I think, right now, my answer to both of these questions would probably be Alan Garner’s Treacle Walker. It’s a strange, haunting book, almost an incantation in a way. It begs to be read aloud, and there’s something so powerfully odd about it, it’s both ancient and modern, absolutely timeless and yet with elements of the latter half of the 20th century. It’s utterly discombobulating and bewitching. And you’ll love it or hate it—it divides people, but either way, you won’t want to stop talking about it!

What is the last piece of art (music, movies, tv, more traditional art forms) that you've experienced or that has impacted you?

I’m very late to this one I know, but I finally braced myself to watch the TV drama Chernobyl written by Craig Mazin. It came out in 2019, but it’s taken me a while to get around to it. It’s so good that you run out of superlatives about it. Everything from how the story gradually unfolds, of what really happened and why, to the direction and design, the performances, it’s all outstanding. It brings the disaster of Chernobyl down to a very human level and is all the more powerful for it.

What is your idea of THE perfect day (where you could go anywhere/meet with anyone)?

A perfect day always, for me, means a really good walk in the hills, so I’d want some good weather! Not too hot, not too windy, a few clouds scudding across the hills. Time with friends, maybe dinner in the evening outside? But really, right now, I’d love a time machine and to travel to March 1896 and spend a day in London. I’d go to the Egyptian Hall and see the great magician David Devant perform and I’d go to screenings of the Lumiere Brothers’ films and hopefully catch a moment with Robert W Paul, the brilliant inventor and film-maker, father of the British film industry. That’s what I’d really like to do! But my perfect day, like my favourite books, will change on a regular basis. I’m about to start researching some Egyptologists and I think it’s quite likely that I’ll soon be wanting my time machine to stop in the early 1920s instead…

What is the question that you’re always hoping you’ll be asked, but never have been? What is your answer?

Nothing really! But today I’ll go for ‘What’s your favourite bird and why?’ Ha! Obviously that’s like asking what your favourite book is, so again it would change regularly. I’m a big fan of red-backed shrikes, a bird that used to be native to Britain but not anymore. There’s one in The Gifts and they are utterly fascinating. It’s a handsome little bird that sits—conveniently—on the top of shrubs so they’re easy to spot. They kill all sorts of things, beetles, mice, anything like that, and peg them onto the spikes of a bush as a sort of larder. I found out about them as a kid when I read Colin Dann’s The Animals of Farthing Wood and I’ve been a bit obsessed with them since. I have seen them in the wild now, in southern Sweden, and in the Isles of Scilly. But I have to say, I have a terrible fondness for a swift. Apus apus. Such incredibly strong and beautiful birds. I’ve been lucky enough to hold a few over the years, and last summer, a young pair started nesting in our swift box for the first time. I’ll be looking up in late spring and wishing them a safe return back here, hoping for chicks this time… This is all very nerdy, but my fellow bird nerds will understand!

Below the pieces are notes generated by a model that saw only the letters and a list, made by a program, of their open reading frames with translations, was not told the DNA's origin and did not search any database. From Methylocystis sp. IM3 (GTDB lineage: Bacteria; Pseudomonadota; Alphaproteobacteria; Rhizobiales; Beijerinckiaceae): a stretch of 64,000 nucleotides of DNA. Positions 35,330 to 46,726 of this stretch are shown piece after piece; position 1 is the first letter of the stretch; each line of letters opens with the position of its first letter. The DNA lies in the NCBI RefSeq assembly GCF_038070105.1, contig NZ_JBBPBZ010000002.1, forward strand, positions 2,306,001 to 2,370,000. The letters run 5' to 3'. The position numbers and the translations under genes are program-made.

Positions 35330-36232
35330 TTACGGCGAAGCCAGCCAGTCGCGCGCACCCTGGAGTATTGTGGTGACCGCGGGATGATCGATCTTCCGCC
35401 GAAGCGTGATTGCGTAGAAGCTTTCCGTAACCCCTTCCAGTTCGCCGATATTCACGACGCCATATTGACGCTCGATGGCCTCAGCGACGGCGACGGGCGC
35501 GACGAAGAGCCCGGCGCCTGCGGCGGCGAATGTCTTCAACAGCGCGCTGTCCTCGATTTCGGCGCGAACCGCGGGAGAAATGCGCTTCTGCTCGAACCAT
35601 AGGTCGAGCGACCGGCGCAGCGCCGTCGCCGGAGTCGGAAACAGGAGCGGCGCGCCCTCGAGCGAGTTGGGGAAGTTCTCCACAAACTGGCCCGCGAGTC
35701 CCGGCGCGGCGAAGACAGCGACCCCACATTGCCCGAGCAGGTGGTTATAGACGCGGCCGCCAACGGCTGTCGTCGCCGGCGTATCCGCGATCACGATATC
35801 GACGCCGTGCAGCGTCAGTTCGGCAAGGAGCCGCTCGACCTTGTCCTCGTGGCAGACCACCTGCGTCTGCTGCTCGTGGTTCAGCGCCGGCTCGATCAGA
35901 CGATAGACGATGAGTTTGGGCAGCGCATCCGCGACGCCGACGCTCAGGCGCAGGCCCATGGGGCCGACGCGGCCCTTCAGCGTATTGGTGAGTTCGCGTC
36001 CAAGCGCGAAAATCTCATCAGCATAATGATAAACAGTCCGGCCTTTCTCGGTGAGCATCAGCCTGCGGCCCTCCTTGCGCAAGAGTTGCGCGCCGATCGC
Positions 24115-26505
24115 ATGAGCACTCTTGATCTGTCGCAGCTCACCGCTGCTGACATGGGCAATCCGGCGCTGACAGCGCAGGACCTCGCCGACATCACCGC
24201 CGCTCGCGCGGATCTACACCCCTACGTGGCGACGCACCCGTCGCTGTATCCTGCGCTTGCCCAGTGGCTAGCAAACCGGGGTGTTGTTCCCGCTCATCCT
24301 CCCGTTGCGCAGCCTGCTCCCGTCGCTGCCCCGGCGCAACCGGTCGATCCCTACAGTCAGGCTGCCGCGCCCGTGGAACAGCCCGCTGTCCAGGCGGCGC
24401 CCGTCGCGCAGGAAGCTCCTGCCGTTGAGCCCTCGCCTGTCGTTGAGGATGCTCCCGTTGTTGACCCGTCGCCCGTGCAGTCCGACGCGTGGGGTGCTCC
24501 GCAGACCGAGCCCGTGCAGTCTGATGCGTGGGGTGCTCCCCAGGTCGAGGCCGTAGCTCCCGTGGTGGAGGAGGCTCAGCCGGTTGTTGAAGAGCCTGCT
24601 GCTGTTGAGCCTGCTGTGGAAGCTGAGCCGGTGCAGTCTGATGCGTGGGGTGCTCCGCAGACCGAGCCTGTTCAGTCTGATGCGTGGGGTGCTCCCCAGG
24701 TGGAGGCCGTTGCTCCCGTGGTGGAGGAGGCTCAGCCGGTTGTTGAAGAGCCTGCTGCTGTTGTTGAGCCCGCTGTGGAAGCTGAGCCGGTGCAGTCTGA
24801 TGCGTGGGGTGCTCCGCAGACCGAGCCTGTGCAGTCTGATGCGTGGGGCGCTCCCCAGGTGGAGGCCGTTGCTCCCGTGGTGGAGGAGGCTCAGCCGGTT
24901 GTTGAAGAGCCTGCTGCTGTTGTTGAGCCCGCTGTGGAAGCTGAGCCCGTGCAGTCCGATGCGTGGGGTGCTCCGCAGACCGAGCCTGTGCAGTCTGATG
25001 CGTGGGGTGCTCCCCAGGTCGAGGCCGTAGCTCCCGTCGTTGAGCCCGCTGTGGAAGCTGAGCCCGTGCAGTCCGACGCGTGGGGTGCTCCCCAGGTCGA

What are you working on now?

I’ve just been redrafting my next young adult novel, while my new adult one, The Illusions, is coming out in the UK in June. It’s been huge fun to write! Set in 1896, it explores that fascinating overlap between a golden age of British magic and early-film pioneers. Right now though, I’m just starting to research the book after that, another adult one, set in the late 1930s and exploring ideas around ownership—both of land and objects—and our relationship with the natural world. I’ve got three really intriguing characters in it, all of whom have secrets they’re hiding, and I’m bursting to want to talk about it more, but it’s too early just yet!

Book cover for The Gifts
The Gifts
Hyder, Liz